Synopses & Reviews
Several recent studies reveal that churches across America are hemorrhaging--they are losing members at a life-threatening rate. Intrigued and disturbed by what appears to be an epidemic, Julia Duin, a religion reporter for the Washington Times, amassed research on the issue, interviewed many who have left church, and attended numerous churches in hopes of making sense of this phenomenon. Quitting Church reveals the startling findings of her research. It explains to church leaders why this mass exodus is happening--and what can be done to reverse it. Beginning with the cold, hard facts, Duin then takes readers through a number of issues that influence a person's decision to leave the church, including irrelevancy, hidden suffering, family-centric programming that leaves singles out, impersonal or bland worship services, a lack of biblical literacy, and much more. This eye-opening book will be essential reading for pastors, ministry leaders, and churchgoers who wish to bring these disenchanted Christians back into their midst.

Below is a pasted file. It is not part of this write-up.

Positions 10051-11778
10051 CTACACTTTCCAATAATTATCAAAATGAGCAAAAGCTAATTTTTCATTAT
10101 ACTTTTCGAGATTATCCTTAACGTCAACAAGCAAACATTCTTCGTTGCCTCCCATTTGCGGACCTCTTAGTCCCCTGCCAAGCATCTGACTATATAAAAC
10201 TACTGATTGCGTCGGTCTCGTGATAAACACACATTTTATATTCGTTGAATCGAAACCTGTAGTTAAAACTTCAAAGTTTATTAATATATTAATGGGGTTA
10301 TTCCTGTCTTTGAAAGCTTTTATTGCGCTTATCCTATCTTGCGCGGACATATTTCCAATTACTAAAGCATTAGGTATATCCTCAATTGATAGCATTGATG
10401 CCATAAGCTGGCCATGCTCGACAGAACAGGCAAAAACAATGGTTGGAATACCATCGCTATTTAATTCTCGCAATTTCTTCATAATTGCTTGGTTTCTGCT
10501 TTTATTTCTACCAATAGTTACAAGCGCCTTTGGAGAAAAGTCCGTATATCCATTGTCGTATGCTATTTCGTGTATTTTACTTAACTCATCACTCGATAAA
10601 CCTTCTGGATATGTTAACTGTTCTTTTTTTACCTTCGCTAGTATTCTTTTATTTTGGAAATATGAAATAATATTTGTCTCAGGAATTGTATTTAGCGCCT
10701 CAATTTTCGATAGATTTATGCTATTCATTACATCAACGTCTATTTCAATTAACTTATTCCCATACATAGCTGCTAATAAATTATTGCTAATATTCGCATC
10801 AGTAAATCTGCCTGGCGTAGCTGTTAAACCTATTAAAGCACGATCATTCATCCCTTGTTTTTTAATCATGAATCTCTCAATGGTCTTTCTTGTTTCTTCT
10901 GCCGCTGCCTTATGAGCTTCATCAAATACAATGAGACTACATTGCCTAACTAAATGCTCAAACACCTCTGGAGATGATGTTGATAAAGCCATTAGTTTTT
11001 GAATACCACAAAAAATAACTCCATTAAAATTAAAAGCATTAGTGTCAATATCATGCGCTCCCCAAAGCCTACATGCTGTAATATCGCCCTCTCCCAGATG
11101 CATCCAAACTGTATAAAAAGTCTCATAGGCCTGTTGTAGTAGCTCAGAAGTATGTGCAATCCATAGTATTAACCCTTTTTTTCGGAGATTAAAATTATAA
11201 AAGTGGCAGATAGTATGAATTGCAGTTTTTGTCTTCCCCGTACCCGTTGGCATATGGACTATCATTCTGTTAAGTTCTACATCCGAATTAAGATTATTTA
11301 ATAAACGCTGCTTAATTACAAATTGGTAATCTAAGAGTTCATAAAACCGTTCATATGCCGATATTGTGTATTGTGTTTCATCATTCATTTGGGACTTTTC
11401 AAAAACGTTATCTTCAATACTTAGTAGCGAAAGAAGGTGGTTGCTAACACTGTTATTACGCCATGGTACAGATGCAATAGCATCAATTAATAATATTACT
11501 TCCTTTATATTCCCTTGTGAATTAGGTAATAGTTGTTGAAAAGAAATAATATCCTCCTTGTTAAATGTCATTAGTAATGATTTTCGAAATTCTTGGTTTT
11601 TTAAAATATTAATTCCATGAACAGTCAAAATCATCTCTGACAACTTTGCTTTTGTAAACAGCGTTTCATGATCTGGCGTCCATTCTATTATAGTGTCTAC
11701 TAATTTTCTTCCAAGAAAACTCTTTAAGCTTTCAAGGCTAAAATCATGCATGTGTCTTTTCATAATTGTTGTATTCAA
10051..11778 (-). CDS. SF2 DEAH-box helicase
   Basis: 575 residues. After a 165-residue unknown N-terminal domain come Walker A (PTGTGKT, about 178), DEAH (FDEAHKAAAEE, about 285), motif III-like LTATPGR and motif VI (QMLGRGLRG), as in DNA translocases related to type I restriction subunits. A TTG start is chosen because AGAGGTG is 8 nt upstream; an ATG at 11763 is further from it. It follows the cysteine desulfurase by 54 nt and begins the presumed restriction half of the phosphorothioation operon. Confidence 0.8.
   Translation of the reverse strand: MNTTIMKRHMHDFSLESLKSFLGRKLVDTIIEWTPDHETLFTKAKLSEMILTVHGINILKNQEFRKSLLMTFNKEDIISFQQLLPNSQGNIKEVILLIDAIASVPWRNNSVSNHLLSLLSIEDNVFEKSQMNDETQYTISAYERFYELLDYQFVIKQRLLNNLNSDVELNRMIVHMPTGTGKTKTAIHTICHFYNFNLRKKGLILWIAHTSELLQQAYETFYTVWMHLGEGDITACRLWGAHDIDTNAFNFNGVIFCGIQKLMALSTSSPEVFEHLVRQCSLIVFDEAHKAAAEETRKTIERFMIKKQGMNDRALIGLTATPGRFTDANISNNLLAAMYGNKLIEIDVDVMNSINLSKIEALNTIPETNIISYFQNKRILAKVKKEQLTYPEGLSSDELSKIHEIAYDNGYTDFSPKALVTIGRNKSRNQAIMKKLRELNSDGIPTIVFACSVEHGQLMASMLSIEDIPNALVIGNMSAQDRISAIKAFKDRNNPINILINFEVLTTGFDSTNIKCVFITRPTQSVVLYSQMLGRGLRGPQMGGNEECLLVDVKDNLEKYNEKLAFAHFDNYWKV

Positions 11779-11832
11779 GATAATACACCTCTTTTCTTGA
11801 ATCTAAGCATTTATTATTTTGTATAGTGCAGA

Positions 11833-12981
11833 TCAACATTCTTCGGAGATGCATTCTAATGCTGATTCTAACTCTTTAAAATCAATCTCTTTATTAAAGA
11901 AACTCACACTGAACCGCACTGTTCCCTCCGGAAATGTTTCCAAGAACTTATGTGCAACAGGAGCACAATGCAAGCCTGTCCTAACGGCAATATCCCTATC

"Duin brings two kinds of experiences to bear in this engaging little jeremiad: as religion editor for the Washington Times, she is in her element marshaling statistics, interviewing authors and clergy, and commenting on the trend of faithful evangelicals who increasingly vote with their feet by leaving their churches. But she's also a self-described born-again evangelical herself, coping with the personal pain of not having a viable and permanent church home. Drawing heavily on research by pollster George Barna, Duin diagnoses a widespread dissatisfaction among evangelicals, who feel their churches do a decent job with new Christians but fall far short with mature believers. In particular, Duin shows, women and singles are leaving churches in ever-greater numbers. (As a single woman herself, she discusses her own experiences with being marginalized while successfully evoking a larger context through research and polls.) Duin has some prescriptions to help with these problems, including meatier sermons that address real issues; house churches and micro-churches that foster more genuine community; and even in-church matchmaking services to help singles who want to find a mate. (Sept.)" Publishers Weekly (Copyright Reed Business Information, Inc.)
"Quitting Church" explains to church leaders why churches are losing members at an alarming rate--and what can be done to reverse the trend.